Cameroon Tea Estates
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On the outskirts of a small town we see green plantations stretching into the distance, literally covering every hillside as far as we can see. It turns out this is a huge tea growing region, and a guide book says we can have a free tour of the huge processing plant here at the Cameroon Tea Estates.
I write a formal letter in French requesting a tour, which the secretary passes to the day manager who passes it to the site manager who, well, actually I don’t know where it went but eventually it got approved!
I wish I could apologize to all those people who had to read my French
We start the tour outside where the company is building a viewing platform for the waterfall they have on their land, and we can see workers cutting the tea off the plants. They use huge shears and just take off the smallest amount of the new growth, which they throw into the bag on their back. These workers are paid by how many pounds of tea they cut each day, and it looks like extremely hard work in the hot sun.
Later talking to locals we hear these people don’t make much money for a huge days work, and of course when they get home they must then buy food for their family. Many of them are questioning this arrangement, and instead of working for money to buy the things they need, they are going back to working for themselves and simply growing the food they need, cutting out the middle man, and not having a job.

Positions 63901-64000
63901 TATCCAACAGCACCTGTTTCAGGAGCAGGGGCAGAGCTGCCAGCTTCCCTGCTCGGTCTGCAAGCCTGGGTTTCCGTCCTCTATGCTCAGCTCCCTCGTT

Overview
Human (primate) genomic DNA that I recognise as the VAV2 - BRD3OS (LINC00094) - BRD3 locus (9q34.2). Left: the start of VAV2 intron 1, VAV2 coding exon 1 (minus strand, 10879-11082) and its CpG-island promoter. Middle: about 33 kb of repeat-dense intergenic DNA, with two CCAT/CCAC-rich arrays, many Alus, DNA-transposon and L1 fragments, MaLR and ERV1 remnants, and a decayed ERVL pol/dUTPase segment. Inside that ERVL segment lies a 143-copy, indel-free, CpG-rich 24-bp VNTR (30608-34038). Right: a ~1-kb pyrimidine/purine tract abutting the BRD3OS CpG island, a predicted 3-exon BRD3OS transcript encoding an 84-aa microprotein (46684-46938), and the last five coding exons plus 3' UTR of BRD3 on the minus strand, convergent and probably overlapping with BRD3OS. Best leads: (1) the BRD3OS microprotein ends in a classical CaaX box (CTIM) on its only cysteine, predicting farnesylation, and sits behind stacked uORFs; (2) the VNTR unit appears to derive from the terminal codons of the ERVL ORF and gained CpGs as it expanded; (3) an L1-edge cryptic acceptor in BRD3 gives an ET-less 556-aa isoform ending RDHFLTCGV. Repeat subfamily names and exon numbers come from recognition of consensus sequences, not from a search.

Again, there is a lot to learn here.
Moving inside we see where the tea is dried a little in a huge warehouse. We are told this is the slow season – during the busy season the entire warehouse would be jammed packed, we are told. From here it is stuffed down chutes, minced multiple times by multiple different grade and shape blades, dried in a few different ways before it finally goes into the monster drying machine that is pumping out heat from the massive wood furnace.
All the big machinery is straight from India, and it is all extremely loud, and will absolutely zero safety guards or worker protection of any kind. Somehow I had never imagined tea production could be such a huge industrial process.
As a final stop we are invited into the tasting room, where a couple of very friendly ladies run the show like a testing lab – checking the quality of tea every hour on the hour, and taking various measurements and samples to ensure quality. Everything is meticulously recorded in enormous log books.
We enjoy a delicious cup of fresh tea, the leaves of which where were processed less than ten minutes ago.